Aire Joshua Omotayo is the winner of the Albert Jungers Poetry Prize (AJPP) 2018, awarded to the best poem from the combined top 10 entries of the monthly Brigitte Poirson Poetry Contest (BPPC), from February to September 2018.
Aire’s poem ‘How I Became A Poet’ emerged the overall winner of the Prize after edging out Kinsley Dominic, Alexander A. Oduman, Ezinne Onyekachi Oha, Chinazom Otubelu, Soneye Anuoluwa, Ololade Akinlabi, Kolade Malik Ademola, Oche Celestine Onjewu, and Nyuwem Goodness Nyuwem, his co-finalist.
The 22-year-old from Irrua in Esan Central local government of Edo State, is a programmer, campus journalist, and writer at the University of Ibadan, Ibadan, Oyo State. He began his foray into writing as an essayist from his secondary school days. He started writing poetry in 2015.
The shortlisted poets, in no particular order, are Kinsley Dominic, Alexander A. Oduman, Ezinne Onyekachi Oha, Chinazom Otubelu, Soneye Anuoluwa, Ololade Akinlabi, Kolade Malik Ademola, Aire Joshua Omotayo, Oche Celestine Onjewu, and Nyuwem Goodness Nyuwem.
THE WINNING POEM:
‘How I Became A Poet’ by Aire Joshua Omotayo
Through the nights of fading muse
and the tincture of rhythm and blues,
my soul danced on the stage of stammering history
with drums and lyres scribbling my story.
Through the lips of the nightingales,
the gurgling gongs and moonlight tales,
solitude blared its jingles through my windows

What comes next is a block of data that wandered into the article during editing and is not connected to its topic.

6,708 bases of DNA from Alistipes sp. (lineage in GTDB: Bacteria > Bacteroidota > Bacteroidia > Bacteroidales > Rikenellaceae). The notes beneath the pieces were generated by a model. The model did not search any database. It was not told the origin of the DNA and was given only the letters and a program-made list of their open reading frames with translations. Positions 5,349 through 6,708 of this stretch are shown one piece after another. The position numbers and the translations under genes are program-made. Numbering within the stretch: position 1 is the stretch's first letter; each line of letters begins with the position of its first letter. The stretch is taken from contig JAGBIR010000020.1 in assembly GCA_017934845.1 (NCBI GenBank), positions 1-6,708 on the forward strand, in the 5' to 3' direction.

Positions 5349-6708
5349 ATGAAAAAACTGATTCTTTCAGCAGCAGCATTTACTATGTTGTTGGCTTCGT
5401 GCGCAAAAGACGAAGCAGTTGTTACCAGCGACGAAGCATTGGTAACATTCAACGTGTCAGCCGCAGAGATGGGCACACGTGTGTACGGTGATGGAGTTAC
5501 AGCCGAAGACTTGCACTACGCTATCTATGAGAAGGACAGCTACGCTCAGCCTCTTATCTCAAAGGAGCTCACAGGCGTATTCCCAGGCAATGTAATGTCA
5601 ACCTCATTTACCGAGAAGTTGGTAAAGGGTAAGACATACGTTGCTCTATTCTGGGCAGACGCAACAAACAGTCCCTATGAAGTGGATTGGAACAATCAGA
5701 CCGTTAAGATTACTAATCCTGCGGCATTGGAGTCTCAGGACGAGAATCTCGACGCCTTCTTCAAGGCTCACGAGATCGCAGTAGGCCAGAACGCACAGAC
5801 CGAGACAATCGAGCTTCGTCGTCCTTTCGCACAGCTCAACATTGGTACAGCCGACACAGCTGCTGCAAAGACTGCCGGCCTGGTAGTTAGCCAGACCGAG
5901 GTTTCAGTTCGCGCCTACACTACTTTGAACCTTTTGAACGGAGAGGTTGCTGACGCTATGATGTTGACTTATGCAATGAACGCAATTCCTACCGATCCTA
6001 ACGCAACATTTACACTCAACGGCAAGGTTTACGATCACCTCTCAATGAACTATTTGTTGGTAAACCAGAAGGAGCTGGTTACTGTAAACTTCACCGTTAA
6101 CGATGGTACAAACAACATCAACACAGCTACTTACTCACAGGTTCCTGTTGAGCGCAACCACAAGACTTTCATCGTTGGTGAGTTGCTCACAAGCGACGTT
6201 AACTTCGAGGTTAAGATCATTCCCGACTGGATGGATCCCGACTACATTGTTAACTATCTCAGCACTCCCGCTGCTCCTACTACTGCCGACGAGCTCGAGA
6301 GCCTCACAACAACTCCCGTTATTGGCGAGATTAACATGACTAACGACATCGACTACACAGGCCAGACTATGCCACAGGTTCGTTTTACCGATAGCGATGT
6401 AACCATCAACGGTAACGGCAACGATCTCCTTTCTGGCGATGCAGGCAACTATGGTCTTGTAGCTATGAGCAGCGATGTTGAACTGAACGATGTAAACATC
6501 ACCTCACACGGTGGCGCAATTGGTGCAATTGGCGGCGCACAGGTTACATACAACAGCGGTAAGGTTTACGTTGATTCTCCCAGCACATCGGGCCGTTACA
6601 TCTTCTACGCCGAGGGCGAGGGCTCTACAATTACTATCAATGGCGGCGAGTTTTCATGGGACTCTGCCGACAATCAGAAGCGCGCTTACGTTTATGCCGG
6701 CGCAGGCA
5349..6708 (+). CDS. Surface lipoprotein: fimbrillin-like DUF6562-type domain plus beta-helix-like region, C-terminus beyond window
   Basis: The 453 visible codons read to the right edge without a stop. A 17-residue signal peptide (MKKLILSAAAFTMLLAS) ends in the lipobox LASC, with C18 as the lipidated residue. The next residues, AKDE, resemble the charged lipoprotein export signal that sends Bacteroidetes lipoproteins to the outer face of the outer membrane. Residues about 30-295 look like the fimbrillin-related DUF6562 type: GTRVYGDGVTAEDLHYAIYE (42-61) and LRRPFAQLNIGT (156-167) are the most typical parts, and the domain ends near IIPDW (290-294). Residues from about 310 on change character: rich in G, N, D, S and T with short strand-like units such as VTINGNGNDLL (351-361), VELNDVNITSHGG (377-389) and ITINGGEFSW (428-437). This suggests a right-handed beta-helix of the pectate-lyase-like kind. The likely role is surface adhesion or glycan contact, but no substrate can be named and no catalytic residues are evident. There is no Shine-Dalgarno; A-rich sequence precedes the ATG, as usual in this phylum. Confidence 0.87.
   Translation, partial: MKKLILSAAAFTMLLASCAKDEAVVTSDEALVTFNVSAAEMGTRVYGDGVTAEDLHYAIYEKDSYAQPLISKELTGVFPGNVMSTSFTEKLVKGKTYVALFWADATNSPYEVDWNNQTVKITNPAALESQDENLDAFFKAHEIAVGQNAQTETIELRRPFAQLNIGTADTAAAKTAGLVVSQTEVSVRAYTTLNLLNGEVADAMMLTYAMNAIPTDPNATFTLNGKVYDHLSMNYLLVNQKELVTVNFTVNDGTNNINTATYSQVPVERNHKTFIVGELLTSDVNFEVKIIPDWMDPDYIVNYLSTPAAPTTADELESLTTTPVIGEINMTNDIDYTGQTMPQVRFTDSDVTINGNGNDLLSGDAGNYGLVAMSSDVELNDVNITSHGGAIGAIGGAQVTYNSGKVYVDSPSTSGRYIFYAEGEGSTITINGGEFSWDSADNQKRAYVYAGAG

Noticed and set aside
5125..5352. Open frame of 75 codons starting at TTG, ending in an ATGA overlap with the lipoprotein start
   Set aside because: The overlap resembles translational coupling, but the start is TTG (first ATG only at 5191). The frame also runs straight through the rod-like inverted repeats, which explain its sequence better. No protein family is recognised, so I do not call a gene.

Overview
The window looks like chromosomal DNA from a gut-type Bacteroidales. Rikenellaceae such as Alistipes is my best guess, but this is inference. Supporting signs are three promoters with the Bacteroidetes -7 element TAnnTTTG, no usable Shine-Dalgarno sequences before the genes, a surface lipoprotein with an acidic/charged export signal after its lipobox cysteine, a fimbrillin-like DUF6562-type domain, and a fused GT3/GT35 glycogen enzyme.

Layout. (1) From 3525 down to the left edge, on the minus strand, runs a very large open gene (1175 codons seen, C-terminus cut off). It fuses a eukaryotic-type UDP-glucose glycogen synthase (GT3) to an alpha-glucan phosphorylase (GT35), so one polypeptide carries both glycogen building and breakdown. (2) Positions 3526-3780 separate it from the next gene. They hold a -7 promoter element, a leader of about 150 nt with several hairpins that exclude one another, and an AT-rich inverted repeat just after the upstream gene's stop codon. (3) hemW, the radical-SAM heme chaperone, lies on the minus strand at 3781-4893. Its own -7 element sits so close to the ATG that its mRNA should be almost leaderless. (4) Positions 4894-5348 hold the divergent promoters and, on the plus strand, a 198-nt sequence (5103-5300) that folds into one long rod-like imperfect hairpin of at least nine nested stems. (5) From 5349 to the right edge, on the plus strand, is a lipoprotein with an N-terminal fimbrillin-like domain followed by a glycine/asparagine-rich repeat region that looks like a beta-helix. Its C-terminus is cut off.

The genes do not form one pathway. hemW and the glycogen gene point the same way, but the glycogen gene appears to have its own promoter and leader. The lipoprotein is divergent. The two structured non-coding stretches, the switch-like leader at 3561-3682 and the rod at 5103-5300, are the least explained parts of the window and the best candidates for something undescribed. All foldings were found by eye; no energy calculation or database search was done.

as the snores painted my walls with punching blows.
The night’s skin crumbled in tatters of grey
and its body laid in a crucible of silence’s bay,
where rivers burn in ruffled flaming borders
as their waves crackle in fiery waters.
My lips were blunt like the butt of a sabre
as the remnant of unspoken words formed an acre
of lands serenading the terrains of my mouth
with letters traveling from north to south.
My fingers bled on fields of war.
When the scrolls of my heart fell in shreds of gore,
my tongue became a pink fire rising from a tomb
and the flames beaconed on the hills of morrow’s womb.
This is how I became a bard on blank pages.
When the street of my ears wore the feet of the words of sages,
the lines of my poetry filed into a long river, serene,
and stretched into a rope wetting the fields of green.
Aire was awarded a N20,000 cash prize, a one-year 20% discount on all WRR Publishers services and, alongside the AJPP runner-ups, a Certificate of Award and a copy of the BPPC 2018 anthology. He joins Benue-born poet Ogwiji Ehi-kowochio Blessing who won the 2017 edition and Kanyinsola Olorunnisola, winner of the 2016 edition in the AJPP Hall of Fame.
The AJPP is an annual poetry award instituted in 2014 by Words Rhymes & Rhythm in honor of late Fr. Albert Jungers (1948 – 2013), a Priest, Poet, and Teacher. Fr. Al, as he was fondly called until his death, was an instructor and dear ‘father’ to young Nigerian poets. He brought different poetry forms to life with simple instructions.
The Brigitte Poirson Poetry Contest, a CSR project of Words Rhymes & Rhythm (WRR), is a monthly writing contest aimed at rewarding the under-appreciated talent of young Nigerian poets. It was instituted in 2015 in honor of Brigitte Poirson, a French poet and lecturer, editor, who has over the years worked assiduously to promote and support of African poetry. Regarded as one of the few credible contests for poets in Nigeria, the BPPC is popular among the younger generation of poets.
I am a member of the WRR editorial team.